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Josh Gibson - Related Biography: Manager Judy Johnson

hilldale negro pop pittsburgh

Besides being Josh Gibson's first manager in the Negro Leagues, Judy Johnson was one of the finest third basemen—black or white—in the history of baseball. An ardent student of the game, his greatest joy later in life was passing down his knowledge to young players. He was also an astute judge of talent who, as a major league scout, discovered the likes of Hank Aaron, Larry Doby, Minnie Minoso, and Ritchie Allen.

Born William Julius Johnson on October 26, 1899, in Snow Hill, Maryland, he would not acquire the nickname "Judy" until after he had broken into the Negro leagues and someone noticed his physical resemblance to another player, outfielder Judy Gans. Johnson got his start in 1918 playing for the Hilldale club in Philadelphia, one of the dominant clubs of the day. Johnson's skills were still shaky. However, John Henry "Pop" Lloyd, a giant of early black ball, took the young Johnson under his wing. The elder's influence was decisive. Judy Johnson would later remark that he had learned more from Lloyd than he had in 16 years playing ball.

During the 1920s with Hilldale, Johnson established himself as a wizard on the field and a solid .300 hitter. He also developed into one of the most intelligent analysts of the "inside game." He hit .364 in the first Negro World Series in 1924, leading Hilldale to a Series victory over the mighty Kansas City Monarchs. In 1929, he hit a career high .416, leading the Pittsburgh Courier to name him the Most Valuable Player of the Negro National League.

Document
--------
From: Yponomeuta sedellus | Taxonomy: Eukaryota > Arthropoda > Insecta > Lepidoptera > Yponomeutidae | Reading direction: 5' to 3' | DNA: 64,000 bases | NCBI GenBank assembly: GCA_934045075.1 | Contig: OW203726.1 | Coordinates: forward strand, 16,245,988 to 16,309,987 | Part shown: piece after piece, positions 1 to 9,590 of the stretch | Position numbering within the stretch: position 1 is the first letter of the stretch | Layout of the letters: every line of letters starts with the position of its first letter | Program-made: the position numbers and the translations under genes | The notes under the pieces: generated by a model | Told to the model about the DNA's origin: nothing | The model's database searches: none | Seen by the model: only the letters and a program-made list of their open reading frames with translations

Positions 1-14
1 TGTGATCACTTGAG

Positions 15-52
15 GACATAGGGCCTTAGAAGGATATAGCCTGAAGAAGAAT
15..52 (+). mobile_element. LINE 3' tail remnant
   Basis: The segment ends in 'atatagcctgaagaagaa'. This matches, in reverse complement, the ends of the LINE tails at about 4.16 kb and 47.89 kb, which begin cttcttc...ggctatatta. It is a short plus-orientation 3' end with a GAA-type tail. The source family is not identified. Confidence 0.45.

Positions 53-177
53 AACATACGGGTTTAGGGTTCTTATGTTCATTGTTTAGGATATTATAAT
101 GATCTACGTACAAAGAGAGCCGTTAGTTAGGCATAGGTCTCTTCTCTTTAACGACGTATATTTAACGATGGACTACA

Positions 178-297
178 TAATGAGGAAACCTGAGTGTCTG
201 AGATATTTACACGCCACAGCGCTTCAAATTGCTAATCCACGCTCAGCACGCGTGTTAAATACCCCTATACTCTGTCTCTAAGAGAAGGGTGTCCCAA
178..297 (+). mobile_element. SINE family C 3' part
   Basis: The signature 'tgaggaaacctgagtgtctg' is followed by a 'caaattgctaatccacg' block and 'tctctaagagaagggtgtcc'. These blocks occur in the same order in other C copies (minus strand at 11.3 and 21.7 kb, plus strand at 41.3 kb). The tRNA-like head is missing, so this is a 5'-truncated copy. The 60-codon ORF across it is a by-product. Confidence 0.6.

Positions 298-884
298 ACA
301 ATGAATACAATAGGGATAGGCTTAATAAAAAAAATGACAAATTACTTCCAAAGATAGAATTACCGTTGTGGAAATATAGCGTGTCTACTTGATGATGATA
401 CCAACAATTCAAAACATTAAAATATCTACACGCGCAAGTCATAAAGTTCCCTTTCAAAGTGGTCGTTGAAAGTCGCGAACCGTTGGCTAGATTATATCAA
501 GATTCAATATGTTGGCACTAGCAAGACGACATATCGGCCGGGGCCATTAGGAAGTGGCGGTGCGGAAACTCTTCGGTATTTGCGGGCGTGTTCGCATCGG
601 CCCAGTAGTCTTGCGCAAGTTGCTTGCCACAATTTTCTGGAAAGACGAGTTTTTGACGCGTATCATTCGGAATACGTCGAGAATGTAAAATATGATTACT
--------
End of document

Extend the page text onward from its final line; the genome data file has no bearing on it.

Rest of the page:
In 1930, when the Great Depression drove the Hilldale club out of business, Johnson signed with the Homestead Grays. He was managing the club when catcher Buck Ewing injured his hand. Johnson asked a young catcher he knew, who was tearing up Pittsburgh's black semipro circuit with his hitting, to come down from the stands and take Ewing's place. Josh Gibson was eager, willing and more than able. After the game, Gibson stuck with the team—it was plain to Johnson that he was too good a hitter to give up.

Gibson's work behind the plate left much to be desired though. So Johnson began teaching the youngster as Pop Lloyd had taught him, concentrating in particular on the foul pop-ups that caused Gibson such trouble. It was a subject which third baseman Johnson had studied long and hard. Under the veteran's patient tutelage, Gibson slowly came into his own as a catcher.

Johnson returned to Hilldale in 1931, before signing with the Pittsburgh Crawfords, where he rejoined Gibson from 1932 to 1935 and finished his playing career. After Jackie Robinson broke the color barrier in 1947, Judy Johnson became a major league scout, first for the Philadelphia Athletics, and later for the Philadelphia Phillies. He was inducted into the Hall of Fame at Cooperstown in 1975. Judy Johnson passed away in Wilmington, Delaware on June 15, 1989.

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